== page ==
2013 marks the 100th anniversary of the publication of Swann’s Way à compte d'auteur, the first volume of In Search of Lost Time. When Proust wrote it, he was convinced it would fall into oblivion in ten years. I am happy to say that Proust was wrong. Marcel Proust is still a powerful man who transforms lives.
When I first discovered La Recherche du Temps Perdu, I was 21 years old, studying math and set on a path to become a math professor. This book pulled me in a different direction. I began new studies in philosophy and literature, which led me to cultural diplomacy. So today, if I am in New York as the Cultural Counselor, it is Mr. Proust’s fault. And I thank him every day for this.
Upon my arrival in the US, I was surprised to meet so many Americans who, like me, saw their lives changed because of an encounter with Mr. Proust. Proust is the epitome of French fiction in the United States and Swann’s way is probably one of, if not THE most essential book for French intellectual life. Why is this?
Well, you may remember how Proust described the French intelligentsia: “they are incapable of saying a simple thing in a simple way” - and I won’t quote the full sentence, since it is six hundred words, which is pretty short for Proust. So I will try to keep it simple and clear - or at least as simple and clear as the French can be.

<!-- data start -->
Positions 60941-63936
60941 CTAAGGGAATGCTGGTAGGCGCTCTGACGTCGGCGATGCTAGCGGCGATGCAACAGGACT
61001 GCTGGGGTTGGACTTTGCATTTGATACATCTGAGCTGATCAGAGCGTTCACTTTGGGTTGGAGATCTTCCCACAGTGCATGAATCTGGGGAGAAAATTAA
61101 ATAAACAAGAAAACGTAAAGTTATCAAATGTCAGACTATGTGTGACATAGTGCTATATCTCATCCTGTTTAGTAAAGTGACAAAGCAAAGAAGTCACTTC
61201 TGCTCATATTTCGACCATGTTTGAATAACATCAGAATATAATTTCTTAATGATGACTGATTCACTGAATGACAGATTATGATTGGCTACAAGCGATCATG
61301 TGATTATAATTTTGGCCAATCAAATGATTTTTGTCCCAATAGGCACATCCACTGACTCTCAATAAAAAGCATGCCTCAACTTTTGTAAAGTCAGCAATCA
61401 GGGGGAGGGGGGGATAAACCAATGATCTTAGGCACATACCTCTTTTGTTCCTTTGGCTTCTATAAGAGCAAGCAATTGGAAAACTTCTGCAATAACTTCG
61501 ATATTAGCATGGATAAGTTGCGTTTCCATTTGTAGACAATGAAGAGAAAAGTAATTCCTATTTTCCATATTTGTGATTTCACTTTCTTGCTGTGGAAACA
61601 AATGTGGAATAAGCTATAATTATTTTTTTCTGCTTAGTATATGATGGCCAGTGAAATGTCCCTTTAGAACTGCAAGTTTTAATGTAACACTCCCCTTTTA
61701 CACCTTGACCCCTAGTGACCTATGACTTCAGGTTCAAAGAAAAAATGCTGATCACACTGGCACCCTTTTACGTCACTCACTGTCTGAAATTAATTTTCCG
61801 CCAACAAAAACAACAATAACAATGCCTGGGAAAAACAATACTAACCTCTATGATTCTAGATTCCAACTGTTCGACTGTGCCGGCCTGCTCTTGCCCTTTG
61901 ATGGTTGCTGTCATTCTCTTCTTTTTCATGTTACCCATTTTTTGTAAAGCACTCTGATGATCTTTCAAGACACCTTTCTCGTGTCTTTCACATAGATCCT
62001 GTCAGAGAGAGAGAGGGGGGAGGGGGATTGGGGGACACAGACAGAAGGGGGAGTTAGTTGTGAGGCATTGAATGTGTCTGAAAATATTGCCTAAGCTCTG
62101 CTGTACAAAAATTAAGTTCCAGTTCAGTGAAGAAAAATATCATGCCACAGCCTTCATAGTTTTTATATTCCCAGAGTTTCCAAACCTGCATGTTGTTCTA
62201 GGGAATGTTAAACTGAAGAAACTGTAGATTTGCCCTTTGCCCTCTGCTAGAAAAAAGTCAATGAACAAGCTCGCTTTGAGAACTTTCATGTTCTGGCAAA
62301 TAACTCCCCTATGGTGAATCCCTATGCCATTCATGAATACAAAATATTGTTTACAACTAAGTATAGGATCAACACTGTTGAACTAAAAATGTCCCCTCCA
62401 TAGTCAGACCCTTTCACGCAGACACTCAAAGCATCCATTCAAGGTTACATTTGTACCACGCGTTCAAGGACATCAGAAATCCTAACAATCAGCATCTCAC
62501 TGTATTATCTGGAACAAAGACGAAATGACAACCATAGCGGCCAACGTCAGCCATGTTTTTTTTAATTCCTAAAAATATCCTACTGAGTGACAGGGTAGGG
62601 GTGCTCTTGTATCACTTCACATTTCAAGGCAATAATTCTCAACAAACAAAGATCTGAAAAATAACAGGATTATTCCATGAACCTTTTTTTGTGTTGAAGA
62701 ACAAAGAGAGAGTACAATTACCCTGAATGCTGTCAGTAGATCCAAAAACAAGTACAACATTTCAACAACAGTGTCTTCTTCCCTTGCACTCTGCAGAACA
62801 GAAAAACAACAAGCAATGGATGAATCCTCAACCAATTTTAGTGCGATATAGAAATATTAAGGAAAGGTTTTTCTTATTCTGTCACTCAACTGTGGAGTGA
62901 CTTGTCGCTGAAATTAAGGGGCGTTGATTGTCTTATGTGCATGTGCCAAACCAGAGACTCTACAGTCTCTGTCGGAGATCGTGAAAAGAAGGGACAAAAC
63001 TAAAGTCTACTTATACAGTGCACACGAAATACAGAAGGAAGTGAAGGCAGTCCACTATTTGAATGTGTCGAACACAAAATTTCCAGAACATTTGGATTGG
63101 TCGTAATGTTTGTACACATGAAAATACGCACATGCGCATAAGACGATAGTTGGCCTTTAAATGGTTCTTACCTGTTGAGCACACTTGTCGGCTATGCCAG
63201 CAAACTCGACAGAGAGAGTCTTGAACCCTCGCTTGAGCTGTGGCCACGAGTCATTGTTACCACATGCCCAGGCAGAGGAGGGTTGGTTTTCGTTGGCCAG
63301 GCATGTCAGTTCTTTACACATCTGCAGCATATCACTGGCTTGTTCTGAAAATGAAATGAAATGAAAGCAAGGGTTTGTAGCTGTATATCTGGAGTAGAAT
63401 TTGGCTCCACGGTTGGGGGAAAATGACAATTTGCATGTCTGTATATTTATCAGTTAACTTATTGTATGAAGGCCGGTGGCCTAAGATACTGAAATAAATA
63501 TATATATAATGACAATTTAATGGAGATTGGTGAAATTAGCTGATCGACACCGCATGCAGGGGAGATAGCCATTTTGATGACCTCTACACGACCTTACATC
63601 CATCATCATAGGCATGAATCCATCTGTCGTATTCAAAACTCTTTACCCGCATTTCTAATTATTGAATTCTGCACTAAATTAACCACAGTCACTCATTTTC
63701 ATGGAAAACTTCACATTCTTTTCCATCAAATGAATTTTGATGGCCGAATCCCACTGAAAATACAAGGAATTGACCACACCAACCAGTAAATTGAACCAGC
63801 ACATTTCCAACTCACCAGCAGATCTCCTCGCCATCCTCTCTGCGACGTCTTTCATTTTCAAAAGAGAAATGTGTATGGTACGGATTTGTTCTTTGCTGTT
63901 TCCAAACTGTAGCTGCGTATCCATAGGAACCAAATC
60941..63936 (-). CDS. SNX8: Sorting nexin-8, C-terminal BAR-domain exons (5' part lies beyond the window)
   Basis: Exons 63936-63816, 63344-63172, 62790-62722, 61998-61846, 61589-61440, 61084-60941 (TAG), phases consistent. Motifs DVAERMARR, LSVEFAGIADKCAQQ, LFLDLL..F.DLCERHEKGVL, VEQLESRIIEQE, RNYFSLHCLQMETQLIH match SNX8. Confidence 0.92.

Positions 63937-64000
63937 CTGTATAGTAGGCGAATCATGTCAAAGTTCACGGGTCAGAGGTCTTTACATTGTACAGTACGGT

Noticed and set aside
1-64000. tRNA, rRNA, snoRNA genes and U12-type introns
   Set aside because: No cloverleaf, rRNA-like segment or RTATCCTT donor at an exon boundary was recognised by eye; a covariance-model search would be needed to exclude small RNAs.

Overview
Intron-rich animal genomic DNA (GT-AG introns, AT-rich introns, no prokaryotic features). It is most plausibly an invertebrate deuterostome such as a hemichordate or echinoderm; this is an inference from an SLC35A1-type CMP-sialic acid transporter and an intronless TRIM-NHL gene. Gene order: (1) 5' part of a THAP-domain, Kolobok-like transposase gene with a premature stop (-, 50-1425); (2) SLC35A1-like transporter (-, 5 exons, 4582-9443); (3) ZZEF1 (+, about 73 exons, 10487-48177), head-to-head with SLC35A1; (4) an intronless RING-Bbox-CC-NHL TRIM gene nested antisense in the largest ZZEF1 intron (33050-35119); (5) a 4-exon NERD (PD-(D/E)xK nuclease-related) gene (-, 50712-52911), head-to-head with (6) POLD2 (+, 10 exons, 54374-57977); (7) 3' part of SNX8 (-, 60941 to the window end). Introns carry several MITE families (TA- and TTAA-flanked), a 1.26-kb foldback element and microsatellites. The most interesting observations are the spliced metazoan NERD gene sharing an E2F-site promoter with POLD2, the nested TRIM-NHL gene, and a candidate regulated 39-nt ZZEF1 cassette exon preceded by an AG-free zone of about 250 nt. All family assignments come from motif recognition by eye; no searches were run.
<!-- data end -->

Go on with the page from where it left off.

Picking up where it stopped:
Simply put, Proust teaches us that things are not simple. What Proust continuously shows is that the human truth is always complex, ambivalent and most certainly contradictory. Simple ideas are seductive, but false. We are always looking for simplicity, but once we have read La Recherche, this abstract concept is basically destroyed. Proust shows that the more things are complicated, the more two rare qualities matter - although they do not always go together.
In celebration of this centennial, the French Embassy is pleased to present 'A Year with Proust', a series of events programmed throughout the year including a concert, film screening, readings, lectures and conferences.
The series opens with “Marcel Proust and Swann's Way: 100th Anniversary" at The Morgan Library & Museum, organized in partnership with the Bibliothèque nationale de France. The exhibition is a grand "première". In fact it is the first time that Proust's manuscripts have ever left France!
I invite you to all go see this exhibition which will, I hope, inspire the future Proustians of our time and change many other lives.